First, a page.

The House on Mango Street Feminist Elements

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The House on Mango Street Feminist Elements

Sandra Cisneros reveals her feminist views through her novel The House on Mango Street. She does this by forcing the reader to see the protagonist as an alienated artist and by creating many strong and intelligent female characters who serve as the protagonist's inspiration.

The idea of the alienated artist is very common in feminist works. Esperanza, the protagonist, is alienated from the rest of society in many ways. Her Latino neighborhood seems to be excluded from the rest of the world, while Esperanza is also separated from the other members of her community. Members of other cultures are afraid to enter the neighborhood because they believe it is dangerous. Esperanza seems to be the only one who refuses to just accept Mango Street, and she dreams of someday leaving it behind. She is considered an artist because she has an extremely creative imagination which creates a conflict with the type of liberal individuality she seeks. This creative "genius survives even under the most adverse conditions..." (Gagnier 137). To escape the pain of this division, Esperanza turns to writing. She says, "I put it down on paper and then the ghost does not ache so much" (Cisneros 110). Gagnier sees a "distinction of the writer who nonetheless sees herself as somehow different, separate..." (137).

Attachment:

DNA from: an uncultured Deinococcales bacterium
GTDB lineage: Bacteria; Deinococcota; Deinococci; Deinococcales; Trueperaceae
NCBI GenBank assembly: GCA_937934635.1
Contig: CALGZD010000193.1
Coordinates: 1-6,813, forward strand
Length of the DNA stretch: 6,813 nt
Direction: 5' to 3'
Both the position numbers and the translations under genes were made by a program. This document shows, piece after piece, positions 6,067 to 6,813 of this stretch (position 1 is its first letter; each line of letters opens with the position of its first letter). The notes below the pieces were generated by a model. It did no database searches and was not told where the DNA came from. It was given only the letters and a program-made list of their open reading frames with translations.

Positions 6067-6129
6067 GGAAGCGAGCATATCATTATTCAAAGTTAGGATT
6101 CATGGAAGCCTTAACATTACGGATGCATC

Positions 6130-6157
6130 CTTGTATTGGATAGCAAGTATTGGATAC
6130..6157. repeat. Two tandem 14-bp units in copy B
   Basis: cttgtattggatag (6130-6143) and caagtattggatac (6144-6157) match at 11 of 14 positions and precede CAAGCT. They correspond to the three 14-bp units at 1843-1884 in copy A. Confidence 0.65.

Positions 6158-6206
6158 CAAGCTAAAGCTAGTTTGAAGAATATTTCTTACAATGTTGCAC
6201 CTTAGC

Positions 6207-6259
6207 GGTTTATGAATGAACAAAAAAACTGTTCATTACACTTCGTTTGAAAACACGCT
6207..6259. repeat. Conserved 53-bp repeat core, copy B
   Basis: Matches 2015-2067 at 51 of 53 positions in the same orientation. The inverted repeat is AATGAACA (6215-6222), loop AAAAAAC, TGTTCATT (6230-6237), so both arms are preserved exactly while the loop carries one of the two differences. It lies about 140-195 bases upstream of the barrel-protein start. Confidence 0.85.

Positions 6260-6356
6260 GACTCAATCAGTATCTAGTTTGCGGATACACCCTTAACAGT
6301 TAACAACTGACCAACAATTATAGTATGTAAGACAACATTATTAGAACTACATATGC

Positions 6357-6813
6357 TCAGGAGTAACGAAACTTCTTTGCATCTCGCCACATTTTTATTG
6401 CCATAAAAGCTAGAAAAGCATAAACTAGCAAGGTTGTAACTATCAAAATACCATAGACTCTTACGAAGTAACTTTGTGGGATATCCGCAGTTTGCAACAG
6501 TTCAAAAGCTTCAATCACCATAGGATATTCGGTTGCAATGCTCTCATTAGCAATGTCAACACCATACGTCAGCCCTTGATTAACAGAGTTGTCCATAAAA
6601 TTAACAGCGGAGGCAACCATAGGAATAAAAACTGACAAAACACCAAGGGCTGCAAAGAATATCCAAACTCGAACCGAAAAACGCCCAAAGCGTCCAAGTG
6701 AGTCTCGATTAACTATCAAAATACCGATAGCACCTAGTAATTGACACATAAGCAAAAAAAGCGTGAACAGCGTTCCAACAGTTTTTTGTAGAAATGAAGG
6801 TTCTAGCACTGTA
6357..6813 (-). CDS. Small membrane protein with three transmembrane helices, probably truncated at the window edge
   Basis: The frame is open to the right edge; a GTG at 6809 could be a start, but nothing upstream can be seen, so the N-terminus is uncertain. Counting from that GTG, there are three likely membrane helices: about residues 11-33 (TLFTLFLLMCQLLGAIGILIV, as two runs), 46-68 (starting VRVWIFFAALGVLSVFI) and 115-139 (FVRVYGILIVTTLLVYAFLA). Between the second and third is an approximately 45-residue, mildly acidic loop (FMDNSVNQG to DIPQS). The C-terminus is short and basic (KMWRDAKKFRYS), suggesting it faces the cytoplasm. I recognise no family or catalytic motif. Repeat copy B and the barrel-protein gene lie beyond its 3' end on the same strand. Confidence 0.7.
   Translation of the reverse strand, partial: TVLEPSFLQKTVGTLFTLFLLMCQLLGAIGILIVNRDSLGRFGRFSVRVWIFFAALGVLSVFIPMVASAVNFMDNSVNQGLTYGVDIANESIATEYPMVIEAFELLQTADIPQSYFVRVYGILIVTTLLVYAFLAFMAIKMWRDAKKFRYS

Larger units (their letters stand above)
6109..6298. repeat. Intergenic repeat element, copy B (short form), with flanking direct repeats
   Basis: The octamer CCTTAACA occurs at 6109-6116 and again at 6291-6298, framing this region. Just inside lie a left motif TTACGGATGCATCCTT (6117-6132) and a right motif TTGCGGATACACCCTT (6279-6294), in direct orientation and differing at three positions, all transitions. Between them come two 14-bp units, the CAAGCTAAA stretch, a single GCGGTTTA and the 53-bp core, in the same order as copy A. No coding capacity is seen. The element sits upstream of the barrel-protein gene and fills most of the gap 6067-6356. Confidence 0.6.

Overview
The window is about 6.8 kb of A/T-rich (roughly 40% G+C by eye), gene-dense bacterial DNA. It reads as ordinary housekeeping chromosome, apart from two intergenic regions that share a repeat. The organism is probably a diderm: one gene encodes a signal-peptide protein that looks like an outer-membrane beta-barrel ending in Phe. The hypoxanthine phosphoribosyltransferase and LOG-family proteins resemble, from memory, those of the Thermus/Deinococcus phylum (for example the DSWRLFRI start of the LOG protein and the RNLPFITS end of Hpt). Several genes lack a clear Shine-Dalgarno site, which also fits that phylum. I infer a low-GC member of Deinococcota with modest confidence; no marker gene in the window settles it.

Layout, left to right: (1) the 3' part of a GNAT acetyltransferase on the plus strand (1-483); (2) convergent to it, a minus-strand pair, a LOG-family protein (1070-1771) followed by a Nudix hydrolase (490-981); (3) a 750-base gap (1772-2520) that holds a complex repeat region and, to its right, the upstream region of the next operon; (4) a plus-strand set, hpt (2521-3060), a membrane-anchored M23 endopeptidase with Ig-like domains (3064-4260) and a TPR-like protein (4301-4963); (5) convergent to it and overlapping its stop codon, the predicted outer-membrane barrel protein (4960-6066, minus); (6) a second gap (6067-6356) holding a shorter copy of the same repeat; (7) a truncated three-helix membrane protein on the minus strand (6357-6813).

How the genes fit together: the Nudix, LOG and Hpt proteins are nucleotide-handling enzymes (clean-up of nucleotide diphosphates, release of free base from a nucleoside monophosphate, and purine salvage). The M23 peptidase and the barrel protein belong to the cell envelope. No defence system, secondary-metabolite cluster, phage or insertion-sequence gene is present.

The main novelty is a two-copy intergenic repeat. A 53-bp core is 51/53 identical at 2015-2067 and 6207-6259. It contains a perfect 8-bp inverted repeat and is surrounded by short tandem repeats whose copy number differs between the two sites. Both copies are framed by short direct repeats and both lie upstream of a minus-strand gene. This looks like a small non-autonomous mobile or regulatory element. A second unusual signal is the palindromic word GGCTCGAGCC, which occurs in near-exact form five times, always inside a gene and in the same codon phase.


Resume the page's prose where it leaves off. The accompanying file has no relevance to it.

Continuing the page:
Mango Street consists of mostly female characters. These characters are strong and inspirational, but they are unable to escape the suppression of the surrounding environment. According to one critic, "The girl's mother, for instance, has talent and brains, but lacks practical knowledge about society because, says Esperanza, Mexican men 'don't like their women strong' " (Matchie 69-70). It is Esperanza's mother who tells her to never be ashamed because shame can only hinder her dreams. In "The Three Sisters", the women tell Esperanza that she is special and remind her not to forget where she came from when she finally makes it out of Mango Street. This inspiration makes Esperanza understand that she must help others who aren't as fortunate to leave as she is.

Esperanza is a very strong woman in herself. Her goals are not to forget her "reason for being" and "to grow despite the concrete" so as to achieve a freedom that's not separate from togetherness.
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